6.3 Distribution System X
6.4 Presence of Installed Cooling Source in Each Room X
Cooling Equipment: Energy Source/Type
Electric, Central Air Conditioner
Cooling Equipment: Location
Exterior, Part of HVAC Unit
Cooling Equipment: Approx. Age Of Cooling Unit
21

That type of cooling unit has a typical life expectancy of 18 to 25 years.

Normal Operating Controls: Type

Thermostat

Cooling Equipment: Brand
Lennox
Cooling Section Introduction

There are many types of air conditioning and heat pump systems; however, they all work on the same principle. They move heat from a relatively cool space to a relatively warm space. In the summer, they take heat from the house air and transfer it to the exterior. This heat may be transferred to the outside air, a body of water, or into the ground. In the heating season, heat pumps reverse the process, moving heat from the outside air, ground, or water, into the air inside the home. Inspection of home cooling systems typically includes visual examination of readily observable permanent components for adequate condition, and system testing for proper operation using normal controls. Cooling system inspection will not be as comprehensive as that performed by a qualified heating, ventilating, and air-conditioning (HVAC) system contractor. The general home inspection does not include any type of cooling system warranty or guarantee. Report comments are limited to identification of common requirements and deficiencies. The General Home Inspection does not include confirming uniform temperature distribution throughout the home by the cooling system. In multiple-story homes a temperature gradient will often exist, with upper floors being warmer than lower floors. You should ask the seller about this condition, keeping in mind that individuals often have their own perceptions of what constitutes adequate performance of the cooling system. Observed indications that further evaluation is needed will result in referral to a qualified HVAC contractor.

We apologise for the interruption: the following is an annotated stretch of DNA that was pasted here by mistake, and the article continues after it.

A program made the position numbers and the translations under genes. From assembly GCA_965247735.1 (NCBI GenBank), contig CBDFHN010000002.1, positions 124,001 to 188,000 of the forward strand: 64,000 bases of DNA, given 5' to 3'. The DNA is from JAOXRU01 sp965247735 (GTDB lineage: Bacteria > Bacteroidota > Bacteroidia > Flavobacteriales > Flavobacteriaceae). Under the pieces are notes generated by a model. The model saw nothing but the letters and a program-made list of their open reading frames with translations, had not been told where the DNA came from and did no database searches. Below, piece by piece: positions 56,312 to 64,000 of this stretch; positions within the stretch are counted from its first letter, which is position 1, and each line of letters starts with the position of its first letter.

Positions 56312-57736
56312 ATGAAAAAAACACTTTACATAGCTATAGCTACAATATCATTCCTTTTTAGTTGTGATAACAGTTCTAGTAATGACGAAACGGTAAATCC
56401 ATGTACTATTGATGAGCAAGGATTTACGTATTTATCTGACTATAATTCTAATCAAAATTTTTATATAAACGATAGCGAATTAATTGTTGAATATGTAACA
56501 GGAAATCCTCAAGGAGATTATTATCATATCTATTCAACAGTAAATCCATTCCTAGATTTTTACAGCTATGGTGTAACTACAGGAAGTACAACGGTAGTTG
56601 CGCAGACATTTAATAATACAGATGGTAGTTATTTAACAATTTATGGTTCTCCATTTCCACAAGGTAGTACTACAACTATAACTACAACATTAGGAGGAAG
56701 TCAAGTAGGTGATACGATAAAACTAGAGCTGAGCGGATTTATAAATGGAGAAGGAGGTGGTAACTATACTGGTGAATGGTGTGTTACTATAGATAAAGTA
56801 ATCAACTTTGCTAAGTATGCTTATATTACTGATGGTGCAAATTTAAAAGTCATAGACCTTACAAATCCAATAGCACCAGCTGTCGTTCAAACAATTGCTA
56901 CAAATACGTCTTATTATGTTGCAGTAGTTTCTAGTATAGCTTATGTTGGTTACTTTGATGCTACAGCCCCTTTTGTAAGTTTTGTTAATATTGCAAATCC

Balance Not Determined

While we do check for the presence of a cooling source in habitable areas when not blocked by storage, the adequacy of cooling level and heat distribution balance are not determined during a home inspection. (This work requires heat loss calculations and an extensive building survey that is normally performed when the initial cooling capacity is selected.)

Temperature Gradients

The General Home Inspection does not include confirming uniform temperature distribution throughout the home by the cooling system. In multiple-story homes a temperature gradient will often exist, with upper floors being warmer than lower floors. You should ask the seller about this condition, keeping in mind that individuals often have their own perceptions of what constitutes adequate performance of the cooling system.

Disclaimer